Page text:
Title: Settling the complexity of k-disjointness and the k-Hamming distance problems

Supervisory Committee: Shayan Oveis Gharan (Chair), Ioana Dumitriu (GSR, Math), Thomas Rothvoss, Anup Rao, and Paul Beame

Abstract: Suppose two parties, traditionally called Alice and Bob, are given respectively the inputs $x\in\mathcal{X}$ and $y\in\mathcal{Y}$ to a function $f\colon\mathcal{X}\times\mathcal{Y}\to\mathcal{Z}$ and are required to compute $f(x,y)$. Since each party only has one part of the input, they can compute $f(x,y)$ only if some communication takes place between them. The communication complexity of a given function is the minimum amount of communication (in bits) needed to evaluate it on any input with high probability.

We study the communication complexity of two related problems, the $k$-Hamming distance and $k$-disjointness and give tight bounds to both of these problems: The $r$-round communication complexity of the $k$-disjointness problem is $\Theta(k\log^{(r)}k)$, whereas a tight $\Omega(k\log k)$ bound holds for the $k$-Hamming distance problem for any number of rounds.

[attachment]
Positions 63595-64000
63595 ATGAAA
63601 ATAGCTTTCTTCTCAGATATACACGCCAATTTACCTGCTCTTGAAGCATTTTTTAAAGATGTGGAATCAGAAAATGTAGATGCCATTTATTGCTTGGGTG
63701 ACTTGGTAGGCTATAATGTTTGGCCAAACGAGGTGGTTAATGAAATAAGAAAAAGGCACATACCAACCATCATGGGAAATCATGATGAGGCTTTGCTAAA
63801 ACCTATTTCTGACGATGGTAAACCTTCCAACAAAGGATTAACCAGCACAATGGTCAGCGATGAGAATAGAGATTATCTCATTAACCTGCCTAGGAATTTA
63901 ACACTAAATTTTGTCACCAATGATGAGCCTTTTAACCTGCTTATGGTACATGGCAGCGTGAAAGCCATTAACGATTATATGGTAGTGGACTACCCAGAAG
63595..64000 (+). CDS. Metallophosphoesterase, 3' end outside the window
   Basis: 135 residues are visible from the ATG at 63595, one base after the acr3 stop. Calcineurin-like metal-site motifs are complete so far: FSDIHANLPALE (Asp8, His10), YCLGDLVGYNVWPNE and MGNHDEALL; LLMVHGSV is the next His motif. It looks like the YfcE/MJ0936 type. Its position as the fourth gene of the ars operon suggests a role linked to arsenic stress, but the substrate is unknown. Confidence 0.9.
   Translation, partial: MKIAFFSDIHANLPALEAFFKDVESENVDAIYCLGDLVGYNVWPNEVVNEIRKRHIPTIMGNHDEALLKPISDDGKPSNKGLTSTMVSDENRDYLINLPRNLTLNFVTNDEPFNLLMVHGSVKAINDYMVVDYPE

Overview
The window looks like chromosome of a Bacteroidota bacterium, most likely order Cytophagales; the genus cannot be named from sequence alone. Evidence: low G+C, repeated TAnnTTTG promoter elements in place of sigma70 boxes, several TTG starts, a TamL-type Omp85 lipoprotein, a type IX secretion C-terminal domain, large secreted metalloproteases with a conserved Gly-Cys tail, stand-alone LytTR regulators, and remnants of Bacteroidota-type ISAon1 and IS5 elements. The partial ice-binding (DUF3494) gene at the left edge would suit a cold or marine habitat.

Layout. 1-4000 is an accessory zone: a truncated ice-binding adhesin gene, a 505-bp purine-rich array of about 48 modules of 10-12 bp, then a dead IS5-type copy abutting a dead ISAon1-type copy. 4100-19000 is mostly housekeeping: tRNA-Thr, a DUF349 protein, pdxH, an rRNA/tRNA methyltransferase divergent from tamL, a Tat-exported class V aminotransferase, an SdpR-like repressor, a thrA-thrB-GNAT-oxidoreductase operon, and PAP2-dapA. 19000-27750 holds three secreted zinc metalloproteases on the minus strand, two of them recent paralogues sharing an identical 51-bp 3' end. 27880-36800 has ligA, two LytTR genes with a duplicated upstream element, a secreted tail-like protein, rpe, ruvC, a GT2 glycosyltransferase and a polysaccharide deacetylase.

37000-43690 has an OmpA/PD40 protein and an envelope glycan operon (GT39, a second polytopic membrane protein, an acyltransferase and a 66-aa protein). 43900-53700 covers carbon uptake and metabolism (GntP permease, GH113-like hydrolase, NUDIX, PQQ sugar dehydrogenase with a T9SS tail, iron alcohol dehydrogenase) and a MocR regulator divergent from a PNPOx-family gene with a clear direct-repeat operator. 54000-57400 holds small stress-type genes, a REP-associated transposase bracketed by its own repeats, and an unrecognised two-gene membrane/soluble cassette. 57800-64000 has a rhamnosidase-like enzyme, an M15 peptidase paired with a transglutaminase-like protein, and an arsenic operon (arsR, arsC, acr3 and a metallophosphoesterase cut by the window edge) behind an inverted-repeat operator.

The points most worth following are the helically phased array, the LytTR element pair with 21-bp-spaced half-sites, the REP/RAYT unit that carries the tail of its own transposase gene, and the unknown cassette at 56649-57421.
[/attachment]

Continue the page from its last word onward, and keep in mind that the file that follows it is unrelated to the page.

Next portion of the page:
The lower bound direction of our first result is obtained by proving a super-sum result on computing the OR of $n$ equality problems, which is the first of its kind. Using our second bound, we settle the complexity of various property testing problems such as $k$-linearity, which was open since 2002 or earlier. Our lower bounds are obtained via information theoretic arguments and along the way we resolve a question conjectured by Erdős and Simonovits in 1982, which incidentally was studied even earlier by Blakley and Dixon in 1966.

Place:
CSE2 371
When:
Thursday, March 7, 2019 - 10:00 to 12:00